Spain has asked to allow 'dose-sparing' for monkeypox vaccine. | ETIENNE LAURENT


Spain has asked the European Medicines Agency (EMA) for permission to give more people a smaller dose of monkeypox vaccine, an approach known as "dose-sparing" to distribute limited supplies as far as possible, the health ministry said.

The country has the world's second-largest number of monkeypox infections outside the areas where it is endemic.

More than 5,000 cases have been confirmed since May, including two deaths, placing it behind only the United States, which registered 9,492 cases as of Wednesday.

Spain's Health Ministry did not specify how many doses it hoped to obtain from one vial, but Madrid's regional health authority had earlier requested the same scheme as in the United States.

Supplies of Jynneos, the only vaccine approved for the prevention of monkeypox, produced by Denmark-headquartered drugmaker Bavarian Nordic, are scarce. Spain has only received around 12,000 vaccines via a joint European Union-coordinated purchase.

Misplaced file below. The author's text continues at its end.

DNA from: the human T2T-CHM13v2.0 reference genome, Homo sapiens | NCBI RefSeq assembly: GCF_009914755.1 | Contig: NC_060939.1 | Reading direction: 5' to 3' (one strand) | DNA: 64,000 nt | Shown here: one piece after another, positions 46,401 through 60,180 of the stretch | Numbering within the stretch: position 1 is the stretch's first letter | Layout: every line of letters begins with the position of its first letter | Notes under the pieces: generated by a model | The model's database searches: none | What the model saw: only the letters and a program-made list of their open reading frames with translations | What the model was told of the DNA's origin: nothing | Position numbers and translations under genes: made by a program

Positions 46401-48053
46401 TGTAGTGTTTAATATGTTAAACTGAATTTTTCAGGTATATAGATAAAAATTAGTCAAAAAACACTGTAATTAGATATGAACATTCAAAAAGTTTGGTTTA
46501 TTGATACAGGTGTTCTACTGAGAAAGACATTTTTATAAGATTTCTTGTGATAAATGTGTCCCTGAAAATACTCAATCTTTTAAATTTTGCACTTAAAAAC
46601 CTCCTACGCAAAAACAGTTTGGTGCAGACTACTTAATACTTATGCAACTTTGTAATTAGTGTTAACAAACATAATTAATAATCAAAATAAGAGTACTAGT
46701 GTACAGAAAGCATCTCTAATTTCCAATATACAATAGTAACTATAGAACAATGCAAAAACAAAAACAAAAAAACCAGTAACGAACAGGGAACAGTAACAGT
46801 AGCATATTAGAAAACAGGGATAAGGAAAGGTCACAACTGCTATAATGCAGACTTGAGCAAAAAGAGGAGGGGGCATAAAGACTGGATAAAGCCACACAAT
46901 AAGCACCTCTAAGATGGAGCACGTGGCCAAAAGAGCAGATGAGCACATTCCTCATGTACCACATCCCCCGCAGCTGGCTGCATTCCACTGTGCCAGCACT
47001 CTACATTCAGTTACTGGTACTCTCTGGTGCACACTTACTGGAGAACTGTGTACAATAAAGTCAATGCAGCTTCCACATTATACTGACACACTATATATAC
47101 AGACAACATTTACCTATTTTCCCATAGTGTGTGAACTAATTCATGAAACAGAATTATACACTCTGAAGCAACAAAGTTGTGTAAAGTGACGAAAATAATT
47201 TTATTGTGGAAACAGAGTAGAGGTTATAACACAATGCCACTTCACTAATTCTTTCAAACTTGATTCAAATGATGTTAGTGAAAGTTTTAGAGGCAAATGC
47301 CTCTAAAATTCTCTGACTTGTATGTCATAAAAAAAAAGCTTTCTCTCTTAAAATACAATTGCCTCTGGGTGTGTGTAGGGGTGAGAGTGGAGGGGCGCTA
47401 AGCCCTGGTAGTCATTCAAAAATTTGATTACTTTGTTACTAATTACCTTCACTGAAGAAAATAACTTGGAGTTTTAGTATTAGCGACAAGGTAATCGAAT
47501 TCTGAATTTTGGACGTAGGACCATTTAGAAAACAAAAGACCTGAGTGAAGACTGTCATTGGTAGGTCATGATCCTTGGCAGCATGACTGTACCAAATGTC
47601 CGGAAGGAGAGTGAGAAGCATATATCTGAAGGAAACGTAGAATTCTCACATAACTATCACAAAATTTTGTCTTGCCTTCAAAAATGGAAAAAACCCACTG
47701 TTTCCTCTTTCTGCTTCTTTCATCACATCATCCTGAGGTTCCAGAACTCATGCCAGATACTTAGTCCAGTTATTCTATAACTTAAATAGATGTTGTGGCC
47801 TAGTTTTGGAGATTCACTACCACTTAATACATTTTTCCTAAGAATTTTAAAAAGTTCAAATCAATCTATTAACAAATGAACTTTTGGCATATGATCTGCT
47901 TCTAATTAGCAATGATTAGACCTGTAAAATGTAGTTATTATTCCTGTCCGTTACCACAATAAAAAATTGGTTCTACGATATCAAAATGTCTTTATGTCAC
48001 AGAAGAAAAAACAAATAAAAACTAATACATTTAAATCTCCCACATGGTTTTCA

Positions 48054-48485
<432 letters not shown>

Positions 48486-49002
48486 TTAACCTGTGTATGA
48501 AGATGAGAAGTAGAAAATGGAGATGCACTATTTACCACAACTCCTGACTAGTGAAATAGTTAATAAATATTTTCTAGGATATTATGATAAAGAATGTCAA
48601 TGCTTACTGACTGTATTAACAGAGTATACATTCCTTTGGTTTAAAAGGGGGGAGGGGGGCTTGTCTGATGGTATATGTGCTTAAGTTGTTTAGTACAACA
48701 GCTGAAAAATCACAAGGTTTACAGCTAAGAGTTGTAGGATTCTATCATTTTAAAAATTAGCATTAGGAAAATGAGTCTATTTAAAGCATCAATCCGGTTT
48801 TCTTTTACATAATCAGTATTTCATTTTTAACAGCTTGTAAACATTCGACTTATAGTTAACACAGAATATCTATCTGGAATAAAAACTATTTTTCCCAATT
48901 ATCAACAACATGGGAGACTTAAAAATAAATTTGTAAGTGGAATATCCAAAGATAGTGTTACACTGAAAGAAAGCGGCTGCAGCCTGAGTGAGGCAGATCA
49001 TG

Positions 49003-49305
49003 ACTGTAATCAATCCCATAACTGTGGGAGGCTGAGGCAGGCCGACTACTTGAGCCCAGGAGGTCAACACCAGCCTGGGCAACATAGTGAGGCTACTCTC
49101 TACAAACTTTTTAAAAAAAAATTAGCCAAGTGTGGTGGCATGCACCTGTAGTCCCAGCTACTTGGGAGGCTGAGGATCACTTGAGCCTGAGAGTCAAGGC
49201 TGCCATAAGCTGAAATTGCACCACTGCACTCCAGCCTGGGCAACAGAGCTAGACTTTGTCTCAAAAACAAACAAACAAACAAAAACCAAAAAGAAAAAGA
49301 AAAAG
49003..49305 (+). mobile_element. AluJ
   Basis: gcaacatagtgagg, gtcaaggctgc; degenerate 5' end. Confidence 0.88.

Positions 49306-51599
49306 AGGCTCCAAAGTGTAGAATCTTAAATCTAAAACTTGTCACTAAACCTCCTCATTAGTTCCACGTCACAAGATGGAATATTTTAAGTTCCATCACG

The dose-sparing approach has been tried with other vaccines, but evidence is limited on whether it could work for monkeypox.

More than 30,000 cases and 12 deaths have been reported worldwide after the World Health Organization declared monkeypox a global health emergency on July 24.

The Balearic Ministry for Health has confirmed 155 cases of monkeypox in the Balearic Islands as of Thursday 11 August.

By islands, 86 correspond to Mallorca, 60 to Ibiza, 2 to Menorca and 7 to Formentera.

Since this health alert was declared, 213 suspected cases have been investigated in the Balearic Islands, 46 of which have been ruled out and 12 are still under investigation.